But of course, who ever looked at the majesty of faerie and thought “this seems like a source of safety and security”? Protecting us was never what faeries were for. Just look at Jonathan Strange and Mr. Norrell, where Marc Warren reveals that he can do an unexpectedly good Malcolm McDowell impression in order to play a malevolent trickster faerie. This doesn’t detract from the appeal of faerie within the story—Norrell may declare faeries not to be “respectable” (which, true), but he remains utterly compelled by them. And while his deal with the fae goes terribly wrong, the lesson is about arrogance, not about the inherent evils of faeries.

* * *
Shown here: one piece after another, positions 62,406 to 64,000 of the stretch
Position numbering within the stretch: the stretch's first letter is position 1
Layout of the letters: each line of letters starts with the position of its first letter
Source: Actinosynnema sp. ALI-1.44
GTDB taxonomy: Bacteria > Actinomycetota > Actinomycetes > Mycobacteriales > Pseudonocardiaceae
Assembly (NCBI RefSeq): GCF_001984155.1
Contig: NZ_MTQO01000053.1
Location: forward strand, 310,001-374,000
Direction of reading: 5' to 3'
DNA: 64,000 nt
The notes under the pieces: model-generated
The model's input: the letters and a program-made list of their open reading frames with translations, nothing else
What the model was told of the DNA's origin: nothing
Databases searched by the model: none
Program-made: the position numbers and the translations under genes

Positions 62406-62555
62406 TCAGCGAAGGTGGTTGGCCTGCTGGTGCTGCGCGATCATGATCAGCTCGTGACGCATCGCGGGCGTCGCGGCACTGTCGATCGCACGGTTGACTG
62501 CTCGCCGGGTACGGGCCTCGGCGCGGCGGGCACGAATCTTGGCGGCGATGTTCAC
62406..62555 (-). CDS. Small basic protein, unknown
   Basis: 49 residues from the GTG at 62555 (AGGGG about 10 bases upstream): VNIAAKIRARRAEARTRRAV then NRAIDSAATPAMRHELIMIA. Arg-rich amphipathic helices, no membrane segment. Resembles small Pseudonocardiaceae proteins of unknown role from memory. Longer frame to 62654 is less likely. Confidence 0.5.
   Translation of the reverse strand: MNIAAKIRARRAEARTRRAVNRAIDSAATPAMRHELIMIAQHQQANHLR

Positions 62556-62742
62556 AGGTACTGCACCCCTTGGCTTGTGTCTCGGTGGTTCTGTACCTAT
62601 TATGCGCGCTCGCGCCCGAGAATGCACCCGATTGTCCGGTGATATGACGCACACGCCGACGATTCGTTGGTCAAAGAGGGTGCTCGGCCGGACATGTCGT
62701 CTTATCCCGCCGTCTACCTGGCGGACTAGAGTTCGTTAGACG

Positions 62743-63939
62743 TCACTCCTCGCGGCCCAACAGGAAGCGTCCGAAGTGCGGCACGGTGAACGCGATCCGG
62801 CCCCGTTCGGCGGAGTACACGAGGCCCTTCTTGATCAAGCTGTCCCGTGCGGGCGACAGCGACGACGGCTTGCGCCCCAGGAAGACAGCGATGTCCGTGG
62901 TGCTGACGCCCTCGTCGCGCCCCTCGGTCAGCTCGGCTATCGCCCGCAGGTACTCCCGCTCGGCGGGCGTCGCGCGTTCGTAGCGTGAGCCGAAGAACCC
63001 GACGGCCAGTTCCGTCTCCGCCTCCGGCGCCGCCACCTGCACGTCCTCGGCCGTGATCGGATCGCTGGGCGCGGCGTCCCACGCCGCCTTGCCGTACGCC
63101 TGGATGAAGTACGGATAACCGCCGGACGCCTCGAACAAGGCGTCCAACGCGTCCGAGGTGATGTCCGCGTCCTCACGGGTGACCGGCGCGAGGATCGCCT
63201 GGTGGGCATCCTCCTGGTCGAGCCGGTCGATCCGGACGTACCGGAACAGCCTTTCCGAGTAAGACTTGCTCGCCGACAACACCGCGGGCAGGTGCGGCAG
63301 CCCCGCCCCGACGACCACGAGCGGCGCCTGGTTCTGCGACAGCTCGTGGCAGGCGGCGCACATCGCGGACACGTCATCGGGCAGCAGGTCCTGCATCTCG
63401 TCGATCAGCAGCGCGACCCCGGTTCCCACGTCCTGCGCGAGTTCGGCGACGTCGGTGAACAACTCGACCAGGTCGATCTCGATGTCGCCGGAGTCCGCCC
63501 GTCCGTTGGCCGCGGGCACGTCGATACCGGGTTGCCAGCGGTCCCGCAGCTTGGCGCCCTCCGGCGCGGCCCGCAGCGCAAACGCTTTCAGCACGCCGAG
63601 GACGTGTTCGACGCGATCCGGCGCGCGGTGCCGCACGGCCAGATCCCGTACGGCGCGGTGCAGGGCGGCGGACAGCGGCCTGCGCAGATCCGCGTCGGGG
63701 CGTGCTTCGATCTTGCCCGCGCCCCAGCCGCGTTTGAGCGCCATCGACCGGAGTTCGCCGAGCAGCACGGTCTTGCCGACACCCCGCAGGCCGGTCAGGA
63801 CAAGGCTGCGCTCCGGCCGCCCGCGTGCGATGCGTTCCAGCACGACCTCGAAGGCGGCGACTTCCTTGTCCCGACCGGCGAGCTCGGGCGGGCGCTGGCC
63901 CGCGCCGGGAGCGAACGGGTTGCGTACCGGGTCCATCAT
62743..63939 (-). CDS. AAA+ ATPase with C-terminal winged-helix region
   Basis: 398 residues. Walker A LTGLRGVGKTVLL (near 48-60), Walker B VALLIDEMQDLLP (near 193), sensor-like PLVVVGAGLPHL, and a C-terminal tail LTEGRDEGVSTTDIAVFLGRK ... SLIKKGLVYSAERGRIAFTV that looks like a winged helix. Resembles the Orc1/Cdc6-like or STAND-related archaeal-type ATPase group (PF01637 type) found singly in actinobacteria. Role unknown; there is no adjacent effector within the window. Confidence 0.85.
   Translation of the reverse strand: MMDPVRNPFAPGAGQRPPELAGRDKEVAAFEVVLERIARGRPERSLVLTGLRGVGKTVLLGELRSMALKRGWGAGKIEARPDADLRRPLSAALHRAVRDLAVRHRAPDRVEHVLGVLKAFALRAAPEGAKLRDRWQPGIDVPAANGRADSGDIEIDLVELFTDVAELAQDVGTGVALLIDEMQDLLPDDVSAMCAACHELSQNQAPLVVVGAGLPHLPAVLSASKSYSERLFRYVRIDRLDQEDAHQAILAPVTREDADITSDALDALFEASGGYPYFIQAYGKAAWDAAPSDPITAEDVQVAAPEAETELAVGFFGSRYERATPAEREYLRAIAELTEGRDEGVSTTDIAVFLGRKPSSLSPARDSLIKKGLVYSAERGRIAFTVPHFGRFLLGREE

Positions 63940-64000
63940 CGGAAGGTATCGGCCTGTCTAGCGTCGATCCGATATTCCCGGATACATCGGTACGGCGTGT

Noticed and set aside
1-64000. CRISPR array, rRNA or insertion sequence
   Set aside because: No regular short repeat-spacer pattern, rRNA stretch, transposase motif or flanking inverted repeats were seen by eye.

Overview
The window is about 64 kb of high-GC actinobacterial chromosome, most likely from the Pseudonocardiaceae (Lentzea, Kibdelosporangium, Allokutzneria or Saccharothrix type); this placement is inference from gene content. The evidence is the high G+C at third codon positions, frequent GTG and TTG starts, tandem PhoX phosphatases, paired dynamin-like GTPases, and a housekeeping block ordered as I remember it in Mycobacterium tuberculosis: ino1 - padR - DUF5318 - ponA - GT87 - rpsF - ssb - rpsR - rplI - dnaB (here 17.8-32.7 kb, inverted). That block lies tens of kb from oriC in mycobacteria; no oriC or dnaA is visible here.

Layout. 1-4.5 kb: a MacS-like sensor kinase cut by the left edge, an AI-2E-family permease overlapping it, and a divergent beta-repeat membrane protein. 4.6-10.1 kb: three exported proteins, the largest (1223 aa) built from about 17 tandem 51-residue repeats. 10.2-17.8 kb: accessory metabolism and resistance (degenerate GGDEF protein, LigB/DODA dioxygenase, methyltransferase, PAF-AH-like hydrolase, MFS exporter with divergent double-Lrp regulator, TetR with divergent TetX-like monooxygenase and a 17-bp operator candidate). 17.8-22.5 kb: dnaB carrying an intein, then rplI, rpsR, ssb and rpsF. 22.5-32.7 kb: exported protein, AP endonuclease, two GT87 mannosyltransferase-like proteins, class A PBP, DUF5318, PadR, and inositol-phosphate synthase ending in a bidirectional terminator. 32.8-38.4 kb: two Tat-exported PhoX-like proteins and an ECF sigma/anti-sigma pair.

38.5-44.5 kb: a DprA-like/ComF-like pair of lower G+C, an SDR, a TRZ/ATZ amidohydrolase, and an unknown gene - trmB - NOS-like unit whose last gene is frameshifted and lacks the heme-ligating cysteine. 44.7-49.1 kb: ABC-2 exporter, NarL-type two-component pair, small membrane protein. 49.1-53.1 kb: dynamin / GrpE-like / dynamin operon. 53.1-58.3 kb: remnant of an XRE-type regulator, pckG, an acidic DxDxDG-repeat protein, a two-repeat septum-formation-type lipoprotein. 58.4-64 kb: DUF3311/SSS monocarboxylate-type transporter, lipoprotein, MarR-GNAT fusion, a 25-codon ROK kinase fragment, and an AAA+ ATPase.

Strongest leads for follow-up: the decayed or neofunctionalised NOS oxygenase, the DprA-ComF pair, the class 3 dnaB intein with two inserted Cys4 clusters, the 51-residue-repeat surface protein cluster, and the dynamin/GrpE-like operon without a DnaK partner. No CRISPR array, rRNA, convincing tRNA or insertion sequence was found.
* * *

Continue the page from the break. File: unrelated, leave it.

No, the point of faerie is what it’s always been: to introduce new and uncanny things into the world and make it a stranger place. And yes, maybe one of those things will prove revelatory and essential to changing the future. But the far more likely outcome is simply that they’ll be interesting and compelling in their own rights, and that there will be more things like them. Certainly that’s what Jonathan Strange & Mr. Norrell is—an interesting step in a direction worth traveling further in. As good as it is at this point in time, Doctor Who could learn from this.